With the announcement of the possible development of yet another ‘activity’ hub with two zip wires over Thirlmere (Gazette, July 27 ‘Zip lines plan for the Lakes'’), and given the recent granting of UNESCO World Heritage status to the Lake District, the Lake District National Park Authority should be mindful of its own statutory primary remit, “to protect, preserve and enhance” the Lake District's natural beauty, wildlife and cultural heritage, and to promote opportunities for the understanding and enjoyment of the special qualities of the national park by the public.

As a national park, the Lake District has the highest status of protection in relation to landscape and scenic beauty. In its planning policies and development control decisions, the LDNPA, when presented with a conflicted choice between conservation and any development that claims to provide public enjoyment, is required to give greater weight to the conservation of the natural beauty of the environment.

The proposal for a fourth 'activity’ hub at Thirlmere, to add to those at Brockhole, Grizedale and Whinlatter, would not only be environmentally inappropriate, but would destroy the very attractions that make the Lake District such a unique destination.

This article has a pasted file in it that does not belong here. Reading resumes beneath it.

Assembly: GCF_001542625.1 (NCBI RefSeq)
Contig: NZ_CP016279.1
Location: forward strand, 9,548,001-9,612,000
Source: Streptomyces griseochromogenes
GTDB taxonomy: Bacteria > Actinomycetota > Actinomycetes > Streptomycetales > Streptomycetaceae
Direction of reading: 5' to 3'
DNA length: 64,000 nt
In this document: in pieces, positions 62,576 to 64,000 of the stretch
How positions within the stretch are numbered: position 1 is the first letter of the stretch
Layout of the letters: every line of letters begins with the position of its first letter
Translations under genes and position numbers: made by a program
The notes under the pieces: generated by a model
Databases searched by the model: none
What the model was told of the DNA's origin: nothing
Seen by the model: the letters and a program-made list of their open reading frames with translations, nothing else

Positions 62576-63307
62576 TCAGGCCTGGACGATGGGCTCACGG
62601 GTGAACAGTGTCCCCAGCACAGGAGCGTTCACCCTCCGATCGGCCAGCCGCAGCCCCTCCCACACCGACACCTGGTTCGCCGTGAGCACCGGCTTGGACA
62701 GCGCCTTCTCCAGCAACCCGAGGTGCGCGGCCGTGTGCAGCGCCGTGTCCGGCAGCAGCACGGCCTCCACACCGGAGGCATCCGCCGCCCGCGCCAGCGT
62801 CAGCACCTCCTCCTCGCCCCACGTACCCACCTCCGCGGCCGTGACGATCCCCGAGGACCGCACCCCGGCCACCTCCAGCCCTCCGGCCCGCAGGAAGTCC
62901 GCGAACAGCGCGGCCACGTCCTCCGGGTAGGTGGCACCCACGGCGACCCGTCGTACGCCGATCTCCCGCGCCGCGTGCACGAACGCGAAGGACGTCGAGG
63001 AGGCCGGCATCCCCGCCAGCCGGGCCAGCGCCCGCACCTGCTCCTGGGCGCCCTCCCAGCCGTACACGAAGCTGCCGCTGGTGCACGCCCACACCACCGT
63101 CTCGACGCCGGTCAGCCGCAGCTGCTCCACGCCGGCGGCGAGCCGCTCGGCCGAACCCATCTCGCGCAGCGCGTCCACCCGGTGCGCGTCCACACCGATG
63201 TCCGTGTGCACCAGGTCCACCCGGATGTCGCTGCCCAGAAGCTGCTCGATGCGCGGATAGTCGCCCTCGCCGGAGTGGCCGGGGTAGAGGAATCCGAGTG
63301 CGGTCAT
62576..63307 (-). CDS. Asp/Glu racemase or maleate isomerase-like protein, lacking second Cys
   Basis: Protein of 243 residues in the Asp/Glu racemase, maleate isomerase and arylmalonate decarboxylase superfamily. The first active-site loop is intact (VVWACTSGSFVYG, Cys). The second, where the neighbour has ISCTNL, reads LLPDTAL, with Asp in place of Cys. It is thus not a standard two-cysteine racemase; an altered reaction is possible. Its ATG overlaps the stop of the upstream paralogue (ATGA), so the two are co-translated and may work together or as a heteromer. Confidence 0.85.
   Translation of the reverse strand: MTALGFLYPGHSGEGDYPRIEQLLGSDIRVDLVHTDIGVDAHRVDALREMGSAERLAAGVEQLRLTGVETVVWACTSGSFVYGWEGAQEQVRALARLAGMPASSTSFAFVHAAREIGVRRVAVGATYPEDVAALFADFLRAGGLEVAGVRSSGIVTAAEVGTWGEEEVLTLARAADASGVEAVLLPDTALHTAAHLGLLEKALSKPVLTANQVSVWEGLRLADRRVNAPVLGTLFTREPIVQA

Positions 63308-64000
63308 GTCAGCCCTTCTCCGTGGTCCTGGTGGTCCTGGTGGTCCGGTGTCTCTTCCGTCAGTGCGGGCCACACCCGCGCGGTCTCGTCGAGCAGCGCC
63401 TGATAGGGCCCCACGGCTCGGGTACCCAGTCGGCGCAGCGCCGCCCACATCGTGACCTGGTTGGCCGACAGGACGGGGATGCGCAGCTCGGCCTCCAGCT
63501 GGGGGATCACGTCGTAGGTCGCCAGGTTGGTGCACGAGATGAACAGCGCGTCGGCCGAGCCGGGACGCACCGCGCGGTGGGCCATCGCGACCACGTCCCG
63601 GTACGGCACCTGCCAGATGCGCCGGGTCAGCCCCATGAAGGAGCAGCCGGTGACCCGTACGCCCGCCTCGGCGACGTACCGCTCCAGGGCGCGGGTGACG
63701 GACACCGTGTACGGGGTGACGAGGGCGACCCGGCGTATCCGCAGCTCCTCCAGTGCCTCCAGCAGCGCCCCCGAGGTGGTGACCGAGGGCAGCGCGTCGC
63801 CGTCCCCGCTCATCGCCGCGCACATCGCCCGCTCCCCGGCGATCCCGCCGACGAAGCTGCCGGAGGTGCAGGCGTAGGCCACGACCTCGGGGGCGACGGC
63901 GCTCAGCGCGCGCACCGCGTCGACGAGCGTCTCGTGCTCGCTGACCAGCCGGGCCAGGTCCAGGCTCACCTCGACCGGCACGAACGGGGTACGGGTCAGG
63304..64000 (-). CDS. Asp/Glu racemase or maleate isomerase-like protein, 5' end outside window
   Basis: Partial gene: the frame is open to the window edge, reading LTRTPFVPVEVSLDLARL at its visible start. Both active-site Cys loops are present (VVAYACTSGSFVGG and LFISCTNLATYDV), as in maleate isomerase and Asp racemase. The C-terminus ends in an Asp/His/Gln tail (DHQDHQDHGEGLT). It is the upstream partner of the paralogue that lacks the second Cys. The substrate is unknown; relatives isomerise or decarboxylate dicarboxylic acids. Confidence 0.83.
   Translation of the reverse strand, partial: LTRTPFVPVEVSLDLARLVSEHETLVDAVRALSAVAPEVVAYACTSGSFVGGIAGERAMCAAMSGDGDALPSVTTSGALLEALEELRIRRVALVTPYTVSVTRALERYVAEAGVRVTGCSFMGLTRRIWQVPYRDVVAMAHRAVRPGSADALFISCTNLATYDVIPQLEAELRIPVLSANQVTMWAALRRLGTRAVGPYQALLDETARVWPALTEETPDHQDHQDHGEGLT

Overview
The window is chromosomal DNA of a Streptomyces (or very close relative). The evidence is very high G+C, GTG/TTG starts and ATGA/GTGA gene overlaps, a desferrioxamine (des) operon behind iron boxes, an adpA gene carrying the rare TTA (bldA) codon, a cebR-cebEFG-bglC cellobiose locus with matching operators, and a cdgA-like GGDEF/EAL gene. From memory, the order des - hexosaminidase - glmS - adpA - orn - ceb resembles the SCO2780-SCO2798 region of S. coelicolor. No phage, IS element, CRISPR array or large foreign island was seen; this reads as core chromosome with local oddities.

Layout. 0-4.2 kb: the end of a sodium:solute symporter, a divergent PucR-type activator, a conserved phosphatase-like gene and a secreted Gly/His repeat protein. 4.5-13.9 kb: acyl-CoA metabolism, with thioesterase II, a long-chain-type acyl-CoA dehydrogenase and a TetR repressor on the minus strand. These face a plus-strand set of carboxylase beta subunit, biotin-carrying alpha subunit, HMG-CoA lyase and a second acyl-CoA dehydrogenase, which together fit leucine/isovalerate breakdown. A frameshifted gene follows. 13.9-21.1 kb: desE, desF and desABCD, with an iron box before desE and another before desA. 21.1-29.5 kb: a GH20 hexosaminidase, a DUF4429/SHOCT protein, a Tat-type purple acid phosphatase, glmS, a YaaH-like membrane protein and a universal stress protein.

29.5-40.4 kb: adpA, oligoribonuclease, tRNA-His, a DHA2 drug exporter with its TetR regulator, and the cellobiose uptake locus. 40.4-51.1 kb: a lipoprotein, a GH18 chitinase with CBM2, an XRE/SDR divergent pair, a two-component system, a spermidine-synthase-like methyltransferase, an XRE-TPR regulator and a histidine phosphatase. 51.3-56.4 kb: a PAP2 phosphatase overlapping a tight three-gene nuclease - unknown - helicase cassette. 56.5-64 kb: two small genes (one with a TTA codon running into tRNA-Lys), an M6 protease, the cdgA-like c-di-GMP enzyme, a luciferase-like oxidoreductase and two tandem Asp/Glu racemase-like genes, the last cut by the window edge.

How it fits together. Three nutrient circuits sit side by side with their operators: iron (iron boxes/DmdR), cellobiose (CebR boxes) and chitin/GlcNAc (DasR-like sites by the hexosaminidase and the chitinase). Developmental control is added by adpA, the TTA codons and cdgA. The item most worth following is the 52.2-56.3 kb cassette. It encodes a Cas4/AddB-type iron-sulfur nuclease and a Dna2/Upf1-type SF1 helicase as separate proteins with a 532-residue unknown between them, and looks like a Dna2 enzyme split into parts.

It’s highly probable that it would also lead to the further - unwanted - ‘Disneyfication’ of the Lakes, and thereby seriously undermine the Lake District’s claim to its World Heritage status.

Tellingly, not only does the LDNPA’s declared aspiration to make the Lake District the ‘adventure capital’ of the UK go against its primary guiding principles, but it is also contradicted by the findings of the very surveys that both it and Cumbria Tourism use in defining their aims and objectives.

These surveys regularly show that the vast majority of respondents visit the Lake District because of its outstanding landscape and the tranquility and peace that it offers, while only a tiny percentage come for any adventure activities.

These statistics, published in the LDNPA’s own WHS bid documents, prove that the adrenaline-driven, mimetic add-ons that the LDNPA crave for the park are not actually wanted or welcomed by those who visit the Lakes.

Professor Russell Mills